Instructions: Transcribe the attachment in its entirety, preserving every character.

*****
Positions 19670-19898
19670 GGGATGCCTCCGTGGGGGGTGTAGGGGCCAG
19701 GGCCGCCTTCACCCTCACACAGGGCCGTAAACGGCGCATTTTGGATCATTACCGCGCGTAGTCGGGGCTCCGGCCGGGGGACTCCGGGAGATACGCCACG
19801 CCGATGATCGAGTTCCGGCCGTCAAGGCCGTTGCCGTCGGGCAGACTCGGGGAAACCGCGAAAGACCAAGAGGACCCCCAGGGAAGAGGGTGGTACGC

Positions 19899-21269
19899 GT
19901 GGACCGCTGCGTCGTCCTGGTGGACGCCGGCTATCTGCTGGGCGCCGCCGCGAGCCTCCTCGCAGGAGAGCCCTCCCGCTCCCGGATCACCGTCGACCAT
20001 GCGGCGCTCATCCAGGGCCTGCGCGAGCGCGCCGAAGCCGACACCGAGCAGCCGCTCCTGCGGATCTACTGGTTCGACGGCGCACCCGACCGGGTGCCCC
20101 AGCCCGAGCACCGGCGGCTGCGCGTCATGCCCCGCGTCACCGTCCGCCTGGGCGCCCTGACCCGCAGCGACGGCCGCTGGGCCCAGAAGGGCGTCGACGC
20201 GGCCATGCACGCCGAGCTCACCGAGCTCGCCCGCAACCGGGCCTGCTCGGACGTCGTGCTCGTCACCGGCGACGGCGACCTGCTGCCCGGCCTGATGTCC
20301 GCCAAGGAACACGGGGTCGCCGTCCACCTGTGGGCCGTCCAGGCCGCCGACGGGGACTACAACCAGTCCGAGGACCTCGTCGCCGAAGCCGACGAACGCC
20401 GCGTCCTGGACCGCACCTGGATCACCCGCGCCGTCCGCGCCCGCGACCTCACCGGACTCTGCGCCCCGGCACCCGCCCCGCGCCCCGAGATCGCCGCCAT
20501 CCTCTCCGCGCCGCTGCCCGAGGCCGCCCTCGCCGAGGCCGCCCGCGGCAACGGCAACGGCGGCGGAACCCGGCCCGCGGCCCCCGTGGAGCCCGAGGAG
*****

Positions 19670-19898
19670 GGGATGCCTCCGTGGGGGGTGTAGGGGCCAG
19701 GGCCGCCTTCACCCTCACACAGGGCCGTAAACGGCGCATTTTGGATCATTACCGCGCGTAGTCGGGGCTCCGGCCGGGGGACTCCGGGAGATACGCCACG
19801 CCGATGATCGAGTTCCGGCCGTCAAGGCCGTTGCCGTCGGGCAGACTCGGGGAAACCGCGAAAGACCAAGAGGACCCCCAGGGAAGAGGGTGGTACGC

Positions 19899-21269
19899 GT
19901 GGACCGCTGCGTCGTCCTGGTGGACGCCGGCTATCTGCTGGGCGCCGCCGCGAGCCTCCTCGCAGGAGAGCCCTCCCGCTCCCGGATCACCGTCGACCAT
20001 GCGGCGCTCATCCAGGGCCTGCGCGAGCGCGCCGAAGCCGACACCGAGCAGCCGCTCCTGCGGATCTACTGGTTCGACGGCGCACCCGACCGGGTGCCCC
20101 AGCCCGAGCACCGGCGGCTGCGCGTCATGCCCCGCGTCACCGTCCGCCTGGGCGCCCTGACCCGCAGCGACGGCCGCTGGGCCCAGAAGGGCGTCGACGC
20201 GGCCATGCACGCCGAGCTCACCGAGCTCGCCCGCAACCGGGCCTGCTCGGACGTCGTGCTCGTCACCGGCGACGGCGACCTGCTGCCCGGCCTGATGTCC
20301 GCCAAGGAACACGGGGTCGCCGTCCACCTGTGGGCCGTCCAGGCCGCCGACGGGGACTACAACCAGTCCGAGGACCTCGTCGCCGAAGCCGACGAACGCC
20401 GCGTCCTGGACCGCACCTGGATCACCCGCGCCGTCCGCGCCCGCGACCTCACCGGACTCTGCGCCCCGGCACCCGCCCCGCGCCCCGAGATCGCCGCCAT
20501 CCTCTCCGCGCCGCTGCCCGAGGCCGCCCTCGCCGAGGCCGCCCGCGGCAACGGCAACGGCGGCGGAACCCGGCCCGCGGCCCCCGTGGAGCCCGAGGAG